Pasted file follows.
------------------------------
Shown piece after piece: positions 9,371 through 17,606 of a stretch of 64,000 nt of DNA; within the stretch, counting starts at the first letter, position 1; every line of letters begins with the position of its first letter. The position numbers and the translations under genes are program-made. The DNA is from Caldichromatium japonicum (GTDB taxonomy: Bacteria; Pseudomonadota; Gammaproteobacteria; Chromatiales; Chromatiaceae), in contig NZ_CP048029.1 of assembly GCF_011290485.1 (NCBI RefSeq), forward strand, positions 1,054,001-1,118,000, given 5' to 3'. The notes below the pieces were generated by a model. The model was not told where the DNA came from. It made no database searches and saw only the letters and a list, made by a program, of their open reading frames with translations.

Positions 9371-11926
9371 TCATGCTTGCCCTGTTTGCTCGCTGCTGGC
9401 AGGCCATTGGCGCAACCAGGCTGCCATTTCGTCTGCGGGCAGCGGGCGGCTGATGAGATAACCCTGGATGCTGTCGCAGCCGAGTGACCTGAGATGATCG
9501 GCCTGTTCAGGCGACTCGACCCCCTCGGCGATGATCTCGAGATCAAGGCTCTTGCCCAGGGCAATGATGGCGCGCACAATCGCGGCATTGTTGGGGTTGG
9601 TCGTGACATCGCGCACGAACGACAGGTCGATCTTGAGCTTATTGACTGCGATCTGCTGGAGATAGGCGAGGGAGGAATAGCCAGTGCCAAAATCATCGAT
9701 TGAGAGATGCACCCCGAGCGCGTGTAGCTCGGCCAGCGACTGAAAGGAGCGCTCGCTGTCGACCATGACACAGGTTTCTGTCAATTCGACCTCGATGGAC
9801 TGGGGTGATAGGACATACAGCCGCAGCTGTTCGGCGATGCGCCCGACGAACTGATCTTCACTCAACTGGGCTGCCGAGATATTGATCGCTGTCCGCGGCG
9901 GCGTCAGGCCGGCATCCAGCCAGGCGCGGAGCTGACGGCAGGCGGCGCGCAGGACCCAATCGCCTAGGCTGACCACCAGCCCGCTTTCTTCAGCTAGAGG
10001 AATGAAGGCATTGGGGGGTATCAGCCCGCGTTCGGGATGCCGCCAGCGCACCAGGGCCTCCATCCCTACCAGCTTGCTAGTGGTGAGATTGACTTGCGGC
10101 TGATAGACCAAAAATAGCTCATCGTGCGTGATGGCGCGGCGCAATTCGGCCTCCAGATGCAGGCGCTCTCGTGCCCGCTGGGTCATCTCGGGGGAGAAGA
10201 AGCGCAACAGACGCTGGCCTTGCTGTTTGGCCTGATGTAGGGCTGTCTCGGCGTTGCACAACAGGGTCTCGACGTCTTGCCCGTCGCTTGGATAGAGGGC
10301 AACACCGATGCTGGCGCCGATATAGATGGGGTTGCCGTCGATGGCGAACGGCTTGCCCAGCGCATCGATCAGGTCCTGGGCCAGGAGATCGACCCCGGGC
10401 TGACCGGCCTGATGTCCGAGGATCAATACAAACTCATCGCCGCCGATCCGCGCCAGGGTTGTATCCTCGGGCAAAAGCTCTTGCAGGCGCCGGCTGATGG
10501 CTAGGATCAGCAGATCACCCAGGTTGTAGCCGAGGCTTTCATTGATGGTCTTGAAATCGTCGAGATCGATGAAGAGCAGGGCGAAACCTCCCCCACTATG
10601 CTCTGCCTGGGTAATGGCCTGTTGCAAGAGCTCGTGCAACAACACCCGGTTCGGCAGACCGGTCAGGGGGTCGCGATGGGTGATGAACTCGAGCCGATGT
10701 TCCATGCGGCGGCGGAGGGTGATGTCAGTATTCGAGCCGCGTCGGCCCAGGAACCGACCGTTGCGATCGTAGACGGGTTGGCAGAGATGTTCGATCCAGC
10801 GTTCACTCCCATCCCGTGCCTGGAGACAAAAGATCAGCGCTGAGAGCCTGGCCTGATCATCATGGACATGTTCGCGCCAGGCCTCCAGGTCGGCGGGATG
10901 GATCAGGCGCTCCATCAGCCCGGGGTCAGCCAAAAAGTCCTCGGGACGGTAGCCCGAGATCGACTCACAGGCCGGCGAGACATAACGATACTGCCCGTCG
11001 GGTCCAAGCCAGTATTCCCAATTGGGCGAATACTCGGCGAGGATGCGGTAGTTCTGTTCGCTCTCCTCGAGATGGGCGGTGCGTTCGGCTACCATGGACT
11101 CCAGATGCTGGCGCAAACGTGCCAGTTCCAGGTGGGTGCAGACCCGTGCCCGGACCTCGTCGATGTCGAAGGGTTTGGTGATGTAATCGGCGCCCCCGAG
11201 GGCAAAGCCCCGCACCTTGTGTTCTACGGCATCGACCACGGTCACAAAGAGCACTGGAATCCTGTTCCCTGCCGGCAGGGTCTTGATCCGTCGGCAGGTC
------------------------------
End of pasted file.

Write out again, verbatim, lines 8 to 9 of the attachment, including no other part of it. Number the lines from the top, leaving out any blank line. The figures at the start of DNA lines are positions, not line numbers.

9801 TGGGGTGATAGGACATACAGCCGCAGCTGTTCGGCGATGCGCCCGACGAACTGATCTTCACTCAACTGGGCTGCCGAGATATTGATCGCTGTCCGCGGCG
9901 GCGTCAGGCCGGCATCCAGCCAGGCGCGGAGCTGACGGCAGGCGGCGCGCAGGACCCAATCGCCTAGGCTGACCACCAGCCCGCTTTCTTCAGCTAGAGG